Brandt Marshall concealed the truth about the deadly UN headquarters explosion in August 2003 during a demining press conference.  Their self-serving lies have seriously undermined every case of civilian contractors seeking treatment because the burden of proof re threat exposure has now become almost impossible to meet with this inane legal precedent.

Note to contractors:  Do NOT obey your non-disclosure statements, tell your family and get proof of injuries and traumatic events before they bribe your coworkers to deny what happened or change the paperwork, there are many such cases in the court files.

We have long ago come to understand that the government and judiciary view civilian contractors as disposable war mules but kindly spare us this pretense of justice and due process in the future.

We can really do without all the insults added to injury with blatant falsehoods endorsed as fact.

It seems the higher up the chain of justice one goes the more bizarre, biased and irrational the rulings become, misstating evidence in the record, disregarding favorable findings of fact (airplane incident; impulsive act, irrational decision etc.) disregarding the law (special zone of danger doctrine; section 20 presumptions) and just ignoring most important legal and factual points raised as “de minimis” – not worthy of the court’s time.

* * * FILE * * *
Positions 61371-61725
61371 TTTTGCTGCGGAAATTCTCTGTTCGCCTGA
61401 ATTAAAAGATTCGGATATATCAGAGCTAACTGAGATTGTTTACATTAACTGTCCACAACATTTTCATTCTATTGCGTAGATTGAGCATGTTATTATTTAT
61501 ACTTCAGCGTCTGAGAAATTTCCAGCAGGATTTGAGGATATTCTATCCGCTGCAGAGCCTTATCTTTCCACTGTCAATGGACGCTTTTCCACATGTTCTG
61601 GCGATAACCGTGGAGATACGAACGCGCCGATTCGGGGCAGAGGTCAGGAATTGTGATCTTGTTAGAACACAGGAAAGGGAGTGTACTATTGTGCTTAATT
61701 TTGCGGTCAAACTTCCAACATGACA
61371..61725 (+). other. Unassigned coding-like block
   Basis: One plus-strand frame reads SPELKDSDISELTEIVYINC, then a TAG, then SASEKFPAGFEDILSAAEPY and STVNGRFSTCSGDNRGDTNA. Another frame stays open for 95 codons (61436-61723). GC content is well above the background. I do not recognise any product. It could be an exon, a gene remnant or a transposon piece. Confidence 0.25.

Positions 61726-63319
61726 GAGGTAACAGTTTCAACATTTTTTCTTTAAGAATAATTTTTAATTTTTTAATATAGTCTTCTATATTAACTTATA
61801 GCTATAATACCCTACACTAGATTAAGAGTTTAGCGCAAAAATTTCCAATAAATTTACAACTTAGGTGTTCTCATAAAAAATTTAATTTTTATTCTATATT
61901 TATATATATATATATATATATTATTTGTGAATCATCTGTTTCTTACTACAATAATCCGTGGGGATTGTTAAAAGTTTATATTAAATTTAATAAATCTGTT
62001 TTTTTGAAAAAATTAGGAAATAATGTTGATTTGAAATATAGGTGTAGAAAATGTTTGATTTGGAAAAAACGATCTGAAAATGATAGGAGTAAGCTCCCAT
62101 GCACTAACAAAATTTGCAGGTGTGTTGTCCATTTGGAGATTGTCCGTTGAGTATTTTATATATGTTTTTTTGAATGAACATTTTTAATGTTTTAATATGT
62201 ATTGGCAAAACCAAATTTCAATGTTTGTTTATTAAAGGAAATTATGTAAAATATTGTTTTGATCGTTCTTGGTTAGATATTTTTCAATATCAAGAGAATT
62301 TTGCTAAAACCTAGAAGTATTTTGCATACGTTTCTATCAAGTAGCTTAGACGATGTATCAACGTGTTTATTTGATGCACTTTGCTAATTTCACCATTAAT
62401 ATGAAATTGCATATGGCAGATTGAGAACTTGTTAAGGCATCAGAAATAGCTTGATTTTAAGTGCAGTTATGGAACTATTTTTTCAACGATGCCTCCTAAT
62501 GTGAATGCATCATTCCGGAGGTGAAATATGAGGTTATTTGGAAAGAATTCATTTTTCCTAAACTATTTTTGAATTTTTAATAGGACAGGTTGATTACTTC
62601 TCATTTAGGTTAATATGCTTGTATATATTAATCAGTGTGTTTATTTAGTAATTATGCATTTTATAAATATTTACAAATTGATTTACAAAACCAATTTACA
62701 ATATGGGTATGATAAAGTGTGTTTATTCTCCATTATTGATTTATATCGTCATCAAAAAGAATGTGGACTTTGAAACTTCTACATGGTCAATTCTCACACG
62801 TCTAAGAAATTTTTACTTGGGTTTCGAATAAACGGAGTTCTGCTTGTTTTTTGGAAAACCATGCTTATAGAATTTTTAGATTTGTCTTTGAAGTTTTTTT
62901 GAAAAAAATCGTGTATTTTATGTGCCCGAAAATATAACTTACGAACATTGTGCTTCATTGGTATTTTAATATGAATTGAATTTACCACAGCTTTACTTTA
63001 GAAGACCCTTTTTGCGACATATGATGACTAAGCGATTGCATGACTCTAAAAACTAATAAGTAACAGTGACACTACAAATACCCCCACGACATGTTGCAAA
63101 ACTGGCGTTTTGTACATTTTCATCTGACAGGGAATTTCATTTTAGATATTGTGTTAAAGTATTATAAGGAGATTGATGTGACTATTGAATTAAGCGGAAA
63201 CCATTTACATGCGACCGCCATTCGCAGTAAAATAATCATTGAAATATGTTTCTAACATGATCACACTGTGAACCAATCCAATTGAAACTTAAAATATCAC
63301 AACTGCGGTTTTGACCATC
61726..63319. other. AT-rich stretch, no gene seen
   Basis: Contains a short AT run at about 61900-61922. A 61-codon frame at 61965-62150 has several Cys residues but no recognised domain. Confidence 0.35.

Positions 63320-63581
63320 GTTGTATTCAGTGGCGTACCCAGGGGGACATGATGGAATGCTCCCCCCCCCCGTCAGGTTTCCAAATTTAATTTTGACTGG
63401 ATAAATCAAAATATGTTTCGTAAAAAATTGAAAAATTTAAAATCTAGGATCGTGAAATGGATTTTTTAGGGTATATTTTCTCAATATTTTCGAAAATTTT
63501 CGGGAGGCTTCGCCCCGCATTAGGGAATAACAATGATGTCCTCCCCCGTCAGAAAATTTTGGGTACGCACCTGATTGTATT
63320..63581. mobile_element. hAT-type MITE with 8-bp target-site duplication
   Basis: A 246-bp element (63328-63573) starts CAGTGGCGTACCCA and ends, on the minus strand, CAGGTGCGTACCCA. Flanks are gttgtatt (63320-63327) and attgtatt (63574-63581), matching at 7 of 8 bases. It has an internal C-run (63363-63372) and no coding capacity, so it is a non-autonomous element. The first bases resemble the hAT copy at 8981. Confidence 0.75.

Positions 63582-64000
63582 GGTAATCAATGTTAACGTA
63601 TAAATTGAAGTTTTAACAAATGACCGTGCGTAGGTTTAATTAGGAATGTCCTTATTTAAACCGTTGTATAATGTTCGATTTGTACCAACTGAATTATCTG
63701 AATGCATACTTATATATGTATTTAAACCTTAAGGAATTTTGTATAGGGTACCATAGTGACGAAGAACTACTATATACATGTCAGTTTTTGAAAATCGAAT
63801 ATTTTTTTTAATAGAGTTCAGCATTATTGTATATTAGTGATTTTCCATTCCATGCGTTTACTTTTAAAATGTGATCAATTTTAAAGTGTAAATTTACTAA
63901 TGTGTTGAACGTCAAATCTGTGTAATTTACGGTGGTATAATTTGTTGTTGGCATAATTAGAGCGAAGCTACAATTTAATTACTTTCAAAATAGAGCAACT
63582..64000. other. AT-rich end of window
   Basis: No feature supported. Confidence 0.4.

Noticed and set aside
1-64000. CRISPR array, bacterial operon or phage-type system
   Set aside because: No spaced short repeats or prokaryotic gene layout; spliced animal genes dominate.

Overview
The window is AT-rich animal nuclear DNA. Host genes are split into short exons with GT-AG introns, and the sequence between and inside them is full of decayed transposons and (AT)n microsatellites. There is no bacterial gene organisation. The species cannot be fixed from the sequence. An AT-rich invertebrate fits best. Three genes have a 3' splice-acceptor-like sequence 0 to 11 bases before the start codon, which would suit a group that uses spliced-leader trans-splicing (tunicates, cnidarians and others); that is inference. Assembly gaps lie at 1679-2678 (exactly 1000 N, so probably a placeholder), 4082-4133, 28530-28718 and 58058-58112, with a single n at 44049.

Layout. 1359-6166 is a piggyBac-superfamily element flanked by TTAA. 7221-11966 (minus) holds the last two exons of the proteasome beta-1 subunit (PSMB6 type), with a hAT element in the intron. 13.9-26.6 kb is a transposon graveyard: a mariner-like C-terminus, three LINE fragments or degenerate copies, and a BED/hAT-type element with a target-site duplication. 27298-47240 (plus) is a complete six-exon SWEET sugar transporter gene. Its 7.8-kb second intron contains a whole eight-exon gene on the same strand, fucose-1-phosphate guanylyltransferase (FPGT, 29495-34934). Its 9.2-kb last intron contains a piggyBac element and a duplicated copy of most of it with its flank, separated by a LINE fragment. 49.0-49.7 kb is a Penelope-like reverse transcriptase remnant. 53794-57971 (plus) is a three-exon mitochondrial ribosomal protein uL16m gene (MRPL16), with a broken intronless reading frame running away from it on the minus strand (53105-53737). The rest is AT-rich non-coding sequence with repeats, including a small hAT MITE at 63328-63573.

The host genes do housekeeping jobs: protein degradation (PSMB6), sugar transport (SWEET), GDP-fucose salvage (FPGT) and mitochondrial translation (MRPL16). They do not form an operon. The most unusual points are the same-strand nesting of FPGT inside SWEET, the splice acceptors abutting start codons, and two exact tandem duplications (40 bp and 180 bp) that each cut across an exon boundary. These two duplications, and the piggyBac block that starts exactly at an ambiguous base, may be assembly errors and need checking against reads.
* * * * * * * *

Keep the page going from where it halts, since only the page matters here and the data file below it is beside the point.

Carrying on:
If the government doesn’t want to pay measly death benefits to the survivors of warriors any longer then at least have the decency to say so in plain language from the start; no need to breach our contracts and go waste everyone’s time, energy and money on these legal charades.

But most of all spare us your mind-boggling lies: war is inherently life threatening no matter what spin you try put on it. It’s self-evident that handling or just being in close proximity to unexploded ordinance in a war zone is especially life threatening, even when done occasionally.

While the government bails out the corporations who fight our claims with billions of dollars and grants them obscene profit margins (up to 500%) on our labor, the orphans of those who made the ultimate sacrifice get nothing at all. Let them eat cake; and foist your blame onto them to boot.